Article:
Table 4: Weekly samples of false chinch bugs, Nysius raphanus, on different crops at LC and WWC in Colorado in 2002

In addition, a total numbers of FCB caught during 2000 in sweep net samples were 162 times and 42 times higher than in 2001 and 2002, respectively (Table 2- 4). In part, higher FCB captures during 2000 may be related to the excellent growing conditions for winter annual mustards, notably flixweed. Moreover, the more sites where this weed was present were sampled during 2000. However, there are some weekly changes in FCB capture that are more difficult to explain. For example, between 18 May and 27 May captured at ARDEC C and Hortfarm, then went from 0 to very high number in one week, whereas Ardec D went from very high number to 0 the same week (Table 4). This may be due in part to sampling biases inherent in use of the sweep net (Southwood 1978). It also could be related to the highly aggregated distribution of FCB within sample sites, which was repeatedly observed in with individual plants or small patches hosting thousands of individuals. Capinera (2002) commented that the highly aggregated distribution of FCB requires systematic inspection when doing field survey. Furthermore, an extreme FCB aggregation was observed in these samplings, particularly in fields that were predominantly flixweed (e.g., ARDEC A, B in 2000).

The other reason for sharply decreasing of FCB numbers might be the weather conditions that can also be a factor in FCB population changes, at least as assessed by sweep net sampling. For example, FCB can be hard to find following heavy rainfall (Howard, 1872), which was also observed in these studies. However, heavy rainfall did not have persistent effect on FCB capture. During sampling, heavy rainfall events at the ARDEC site occurred on 17- May (0.91) in 2000, on 5-May and 17-May (0.94 and 0.33 in) in 2001 and on 23-May (1.01) in 2002. There was no consistent trend of lower FCB capture in sample sites around the ARDEC area following these rainfall events. As a result, the dry weather condition might be increased the activity and outbreak of FCB on the cultivated crops and non-cultivated habitats, while the heavy rain resulted in decreasing the population density of FCB.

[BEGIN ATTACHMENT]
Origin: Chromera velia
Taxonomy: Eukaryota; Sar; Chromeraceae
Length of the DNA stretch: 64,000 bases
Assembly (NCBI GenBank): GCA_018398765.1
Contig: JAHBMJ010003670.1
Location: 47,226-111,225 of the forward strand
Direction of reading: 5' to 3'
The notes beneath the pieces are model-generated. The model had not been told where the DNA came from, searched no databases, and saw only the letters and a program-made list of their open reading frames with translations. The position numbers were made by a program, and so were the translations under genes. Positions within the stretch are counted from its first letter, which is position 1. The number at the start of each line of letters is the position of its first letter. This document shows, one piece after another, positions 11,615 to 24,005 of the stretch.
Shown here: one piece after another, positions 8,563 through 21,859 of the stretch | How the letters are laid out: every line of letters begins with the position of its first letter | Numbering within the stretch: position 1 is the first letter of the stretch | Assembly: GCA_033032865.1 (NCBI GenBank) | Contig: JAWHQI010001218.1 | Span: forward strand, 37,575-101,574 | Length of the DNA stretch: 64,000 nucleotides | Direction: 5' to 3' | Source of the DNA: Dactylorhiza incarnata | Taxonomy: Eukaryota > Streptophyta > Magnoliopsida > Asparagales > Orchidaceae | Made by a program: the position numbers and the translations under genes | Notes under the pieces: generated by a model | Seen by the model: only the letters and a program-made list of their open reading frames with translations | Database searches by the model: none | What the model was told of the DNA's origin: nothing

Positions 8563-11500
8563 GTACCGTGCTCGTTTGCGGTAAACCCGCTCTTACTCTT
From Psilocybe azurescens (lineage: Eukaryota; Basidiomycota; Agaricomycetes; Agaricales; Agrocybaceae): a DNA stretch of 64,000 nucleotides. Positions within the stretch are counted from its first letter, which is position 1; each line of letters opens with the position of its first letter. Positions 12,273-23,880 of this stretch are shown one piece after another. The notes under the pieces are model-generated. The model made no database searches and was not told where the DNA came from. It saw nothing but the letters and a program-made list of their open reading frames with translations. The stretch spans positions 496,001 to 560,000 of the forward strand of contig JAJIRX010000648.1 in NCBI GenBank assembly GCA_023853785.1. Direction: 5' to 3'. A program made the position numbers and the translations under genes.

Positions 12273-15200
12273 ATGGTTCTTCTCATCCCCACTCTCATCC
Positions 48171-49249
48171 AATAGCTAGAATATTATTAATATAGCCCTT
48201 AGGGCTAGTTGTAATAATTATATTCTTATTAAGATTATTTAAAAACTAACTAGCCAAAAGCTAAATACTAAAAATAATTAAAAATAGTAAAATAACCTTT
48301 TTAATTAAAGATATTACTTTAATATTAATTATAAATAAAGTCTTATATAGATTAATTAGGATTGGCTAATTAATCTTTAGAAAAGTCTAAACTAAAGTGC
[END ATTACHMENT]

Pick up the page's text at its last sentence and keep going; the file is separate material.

In conclusion, evaluation of three year survey indicated that the first population of the FCB appeared winter mustard such as Flixweed, Descurainia spp., in Colorado. Within a wide host range, FCB moved from alfalfa after cutting to adjacent crops, i.e. canola and caused significant injury during early flower and pod stages. FCB also moved to canola from wild mustards, flixweed, D. sophia L. and tansy mustard, D. pinnata (Walt.), which were present in both non-cultivated areas and cultivated crops. Furthermore, the dry weather condition might be increased the activity and outbreak of FCB on the cultivated crops, whereas the heavy rain was decreased the population density of FCB. Knowing the population density of FCB and their movement on cultivated crops and non-cultivated habitats is important to predict their injury to canola plants and for developing new control strategies. In addition, the controlling of wild mustard in cultivated crops and non-cultivated habitat is significantly important to take under control FCB injury on canola crops in Colorado.

Acknowledgments

We would like to give so special thanks to all the farmers and the Cargill Oilseed Research Center who gave permission to take samples in their field. This project was supported by Colorado Agricultural Experiment Station. ND was supported by the Ministry of National Education of Republic of Turkey.

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Demirel, N. and W. Cranshaw, 2006. Relative attraction of color traps and plant extracts to the False Chinch Bug Nysius raphanus and its parasitoid, Phasia occidentis, on Brassica crops in Colorado. Phytoparasitica, 34: 197-203.
Direct Link  |